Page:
The Commons health select committee has just completed taking written evidence for its latest inquiry - into public health. You could argue it is a good thing someone cares, as national health policy seems to have ditched wider public health issues. But is that really why the committee chose this topic?

Cynics might see a review of all the health action zones, health improvement programmes, public health directors and role of the public health minister to boot as an opportunity to signal dissatisfaction with the lot of us.

Its inquiry will include inter-agency working, the Health Development Agency, primary care groups and trusts, as well as what sounds like an afterthought: the extent to which public health policy is reducing health inequalities. Any serious scrutiny of that would require the biggest cross government impact assessment ever conceived.

Taking the committee's terms of reference in turn, how are the dizzying numbers of HAZs shaping up? Slowly. The national research commissioned at great expense to judge their effectiveness is only just underway. Public health programmes to tackle long-standing inequalities take time. The government acknowledged this was at least a 10year agenda in its - mostly forgotten - white paper, Our Healthier Nation, and at least a seven-year programme for HAZs. But do the cuts in the forecast HAZ budget this year suggest ministerial fuses on the public health agenda are getting shorter?

As for as the effectiveness of interagency co-operation, this is also the subject of formal evaluation within HAZs. Three obvious changes need to be made. First, we should await the evaluation findings before judging.

Second, the wisdom of supporting multiple health authority, local borough HAZs needs revisiting. It seems self-evident that those HAZs such as Sandwell and Brent - each coterminous with one borough - that have the luxury of focused crossfertilisation with relatively few organisations, are likely to progress most. If the different government departments stopped to gather all their 'zoning power' together to make the most of all the initiatives, not only would it help mainstream the best innovations, it would stop the pointless fragmentation of these potentially important programmes into ineffectual silos. The model of a Social Exclusion Unit approach bringing these initiatives together across government would go a long way to demonstrating cross-agency commitment to tackling inequalities in health.

HImPs are an essential, but missing element of most community plans.

The community plan provides an umbrella for influencing the determinants of health, and most HImPs articulate the health outcomes and inequalities to be tackled. If we were required by a joint duty of partnership to integrate and agree these plans, not only would we save paper, we might be closer to focusing on budgets such as leisure, housing and education - vital elements of the real health budget. The duty to take into account the findings of annual public health reports could be added.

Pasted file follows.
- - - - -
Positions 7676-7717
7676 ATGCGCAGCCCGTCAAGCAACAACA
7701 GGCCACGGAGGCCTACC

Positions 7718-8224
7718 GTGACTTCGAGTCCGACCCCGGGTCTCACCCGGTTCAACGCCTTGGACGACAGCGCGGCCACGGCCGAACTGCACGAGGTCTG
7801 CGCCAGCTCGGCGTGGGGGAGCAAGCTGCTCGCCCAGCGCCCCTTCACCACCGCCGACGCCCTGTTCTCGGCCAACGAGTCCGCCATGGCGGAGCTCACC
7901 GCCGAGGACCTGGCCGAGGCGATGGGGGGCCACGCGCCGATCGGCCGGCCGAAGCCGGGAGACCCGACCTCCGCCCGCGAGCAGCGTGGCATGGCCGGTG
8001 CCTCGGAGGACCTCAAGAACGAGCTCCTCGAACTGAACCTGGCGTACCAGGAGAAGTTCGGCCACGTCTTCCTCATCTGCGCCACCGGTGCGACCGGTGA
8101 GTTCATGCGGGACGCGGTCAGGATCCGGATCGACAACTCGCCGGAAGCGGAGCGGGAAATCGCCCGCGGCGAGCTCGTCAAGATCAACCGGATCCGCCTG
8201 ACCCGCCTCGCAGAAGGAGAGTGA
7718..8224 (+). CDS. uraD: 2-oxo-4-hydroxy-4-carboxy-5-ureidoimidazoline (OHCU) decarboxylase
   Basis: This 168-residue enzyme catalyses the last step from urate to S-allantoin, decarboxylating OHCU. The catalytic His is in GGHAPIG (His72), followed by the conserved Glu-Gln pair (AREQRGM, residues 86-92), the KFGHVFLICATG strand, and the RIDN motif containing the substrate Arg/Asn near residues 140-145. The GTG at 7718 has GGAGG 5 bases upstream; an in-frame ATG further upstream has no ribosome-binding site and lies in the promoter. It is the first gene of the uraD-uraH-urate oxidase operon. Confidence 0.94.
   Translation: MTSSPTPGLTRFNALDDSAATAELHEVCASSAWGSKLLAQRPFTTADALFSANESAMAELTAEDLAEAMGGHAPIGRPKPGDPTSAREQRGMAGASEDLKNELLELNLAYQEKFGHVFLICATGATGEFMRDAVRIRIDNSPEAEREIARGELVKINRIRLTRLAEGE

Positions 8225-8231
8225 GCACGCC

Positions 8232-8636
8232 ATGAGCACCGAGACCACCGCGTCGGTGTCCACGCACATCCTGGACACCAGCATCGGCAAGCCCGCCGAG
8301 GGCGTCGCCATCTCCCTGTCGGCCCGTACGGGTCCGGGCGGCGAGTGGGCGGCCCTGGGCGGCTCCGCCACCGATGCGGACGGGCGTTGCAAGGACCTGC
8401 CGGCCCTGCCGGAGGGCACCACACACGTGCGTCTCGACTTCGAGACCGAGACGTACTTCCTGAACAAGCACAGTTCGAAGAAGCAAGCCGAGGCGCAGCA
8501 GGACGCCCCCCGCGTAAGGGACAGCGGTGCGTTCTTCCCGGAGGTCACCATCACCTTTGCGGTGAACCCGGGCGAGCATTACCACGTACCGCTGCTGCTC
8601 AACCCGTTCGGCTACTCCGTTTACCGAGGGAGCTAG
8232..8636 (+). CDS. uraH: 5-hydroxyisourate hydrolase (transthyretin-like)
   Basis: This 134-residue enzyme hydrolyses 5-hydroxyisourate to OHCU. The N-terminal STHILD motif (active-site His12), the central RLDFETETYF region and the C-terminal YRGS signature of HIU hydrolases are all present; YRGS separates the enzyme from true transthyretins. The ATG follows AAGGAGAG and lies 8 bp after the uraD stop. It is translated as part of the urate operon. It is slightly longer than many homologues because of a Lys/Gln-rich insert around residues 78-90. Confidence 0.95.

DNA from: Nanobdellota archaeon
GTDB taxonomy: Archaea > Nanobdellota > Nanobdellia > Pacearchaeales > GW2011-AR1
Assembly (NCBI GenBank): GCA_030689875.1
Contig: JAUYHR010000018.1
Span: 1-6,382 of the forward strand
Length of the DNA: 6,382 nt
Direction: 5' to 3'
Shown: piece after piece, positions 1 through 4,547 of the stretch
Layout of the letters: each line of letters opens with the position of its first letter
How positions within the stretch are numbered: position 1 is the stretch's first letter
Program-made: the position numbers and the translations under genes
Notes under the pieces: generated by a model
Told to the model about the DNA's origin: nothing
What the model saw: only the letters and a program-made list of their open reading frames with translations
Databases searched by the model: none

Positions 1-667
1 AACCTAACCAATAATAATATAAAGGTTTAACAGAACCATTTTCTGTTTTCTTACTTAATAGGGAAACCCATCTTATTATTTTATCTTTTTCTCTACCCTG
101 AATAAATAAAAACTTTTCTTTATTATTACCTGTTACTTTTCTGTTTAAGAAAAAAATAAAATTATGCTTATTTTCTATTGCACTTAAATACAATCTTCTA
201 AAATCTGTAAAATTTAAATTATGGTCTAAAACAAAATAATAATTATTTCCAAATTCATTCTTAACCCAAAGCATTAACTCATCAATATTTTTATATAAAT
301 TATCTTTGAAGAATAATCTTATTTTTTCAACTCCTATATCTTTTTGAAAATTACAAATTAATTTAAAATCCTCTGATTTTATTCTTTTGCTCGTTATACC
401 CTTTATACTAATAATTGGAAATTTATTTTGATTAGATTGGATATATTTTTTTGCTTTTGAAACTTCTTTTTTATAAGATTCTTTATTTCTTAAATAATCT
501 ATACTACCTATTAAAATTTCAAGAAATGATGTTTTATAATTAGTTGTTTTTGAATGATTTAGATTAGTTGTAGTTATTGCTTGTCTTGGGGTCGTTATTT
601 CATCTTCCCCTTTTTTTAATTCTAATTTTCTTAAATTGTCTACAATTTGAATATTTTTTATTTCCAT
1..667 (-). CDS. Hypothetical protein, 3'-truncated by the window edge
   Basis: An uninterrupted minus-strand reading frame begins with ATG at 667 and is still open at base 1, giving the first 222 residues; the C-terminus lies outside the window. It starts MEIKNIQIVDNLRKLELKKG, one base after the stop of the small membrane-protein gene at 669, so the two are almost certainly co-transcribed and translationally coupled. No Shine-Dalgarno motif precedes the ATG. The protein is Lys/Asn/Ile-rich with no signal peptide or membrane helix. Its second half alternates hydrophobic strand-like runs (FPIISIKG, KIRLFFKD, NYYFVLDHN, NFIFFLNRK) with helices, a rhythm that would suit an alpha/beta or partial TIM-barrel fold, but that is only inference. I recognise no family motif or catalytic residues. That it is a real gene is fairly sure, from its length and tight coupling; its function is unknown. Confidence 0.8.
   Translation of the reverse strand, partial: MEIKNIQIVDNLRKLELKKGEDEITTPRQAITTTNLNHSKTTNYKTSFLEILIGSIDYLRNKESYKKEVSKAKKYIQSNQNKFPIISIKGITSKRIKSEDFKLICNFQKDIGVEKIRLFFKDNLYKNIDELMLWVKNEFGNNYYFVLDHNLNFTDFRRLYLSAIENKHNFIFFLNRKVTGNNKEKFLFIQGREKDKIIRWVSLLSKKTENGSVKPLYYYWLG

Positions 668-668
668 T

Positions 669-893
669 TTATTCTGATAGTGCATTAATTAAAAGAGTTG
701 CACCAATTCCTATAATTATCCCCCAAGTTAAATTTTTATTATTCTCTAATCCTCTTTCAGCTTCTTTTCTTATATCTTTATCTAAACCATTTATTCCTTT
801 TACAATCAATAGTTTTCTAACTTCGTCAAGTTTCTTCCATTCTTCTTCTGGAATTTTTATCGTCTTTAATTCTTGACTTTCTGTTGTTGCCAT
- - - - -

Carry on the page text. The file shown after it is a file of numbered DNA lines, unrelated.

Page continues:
The HDA's work is under scrutiny too, though it has only just begun .

Most of us never heard anything from its predecessor, the Health Education Authority, so there is only one direction to go.

Little attention has been paid to PCGs' and PCTs' health improvement role yet. First and foremost, PCTs need a well resourced drive to support the development of public health capacity. While public health departments and PCGs debate the finer points of the odd 0.2 whole-time equivalent of a public health consultant that they would like, who is planning how to develop public health skills among all primary care practitioners? As a GP told me: we need every GP to become the public health director for their practice population.

To embed this in PCT development, the select committee should recommend three things:

development money to normalise and embed training in practical public health skills through education consortia; joint formal recognition of public health training in general practice and community nursing disciplines; and proper implementation of the public health white paper's recommendation to expand multidisciplinary public health.

Possibly the most fundamental ingredient to enable PCTs to tackle health inequalities is that the local authority is the appropriate boundary for a PCT. This would resolve many cross-agency nightmares that some PCTs will otherwise face, and increase the chances of proper partnerships with local authorities, whose actions have more influence on health than the NHS. Non-coterminous PCTs should not be supported. This guidance applied to drug action teams; it should do so for PCTs.

The public health minister's role is easy to define: focus on the wider causes of ill-health and leave healthcare to the minister for the NHS. Achieving this means making sure the health secretary is just that, with NHS ministerial portfolios below, or moving the public health portfolio to Downing Street.

As for public health directors, we should all be jointly appointed to health and local authorities. We should have statutory backing - emphasised by the duty of partnership - for this independent advisory role. To do this effectively we would need to be supported by properly trained public health practitioners working at all levels to support health improvement. Every health and local authority should have its named public health director.

There is no reason why we cannot be drawn from a multidisciplinary group of qualified practitioners, as in academe. If we don't bite the bullet now, the whole public health function could disappear in a puff of further organisational change.

Dr Bobbie Jacobson is public health director, East London and the City health authority.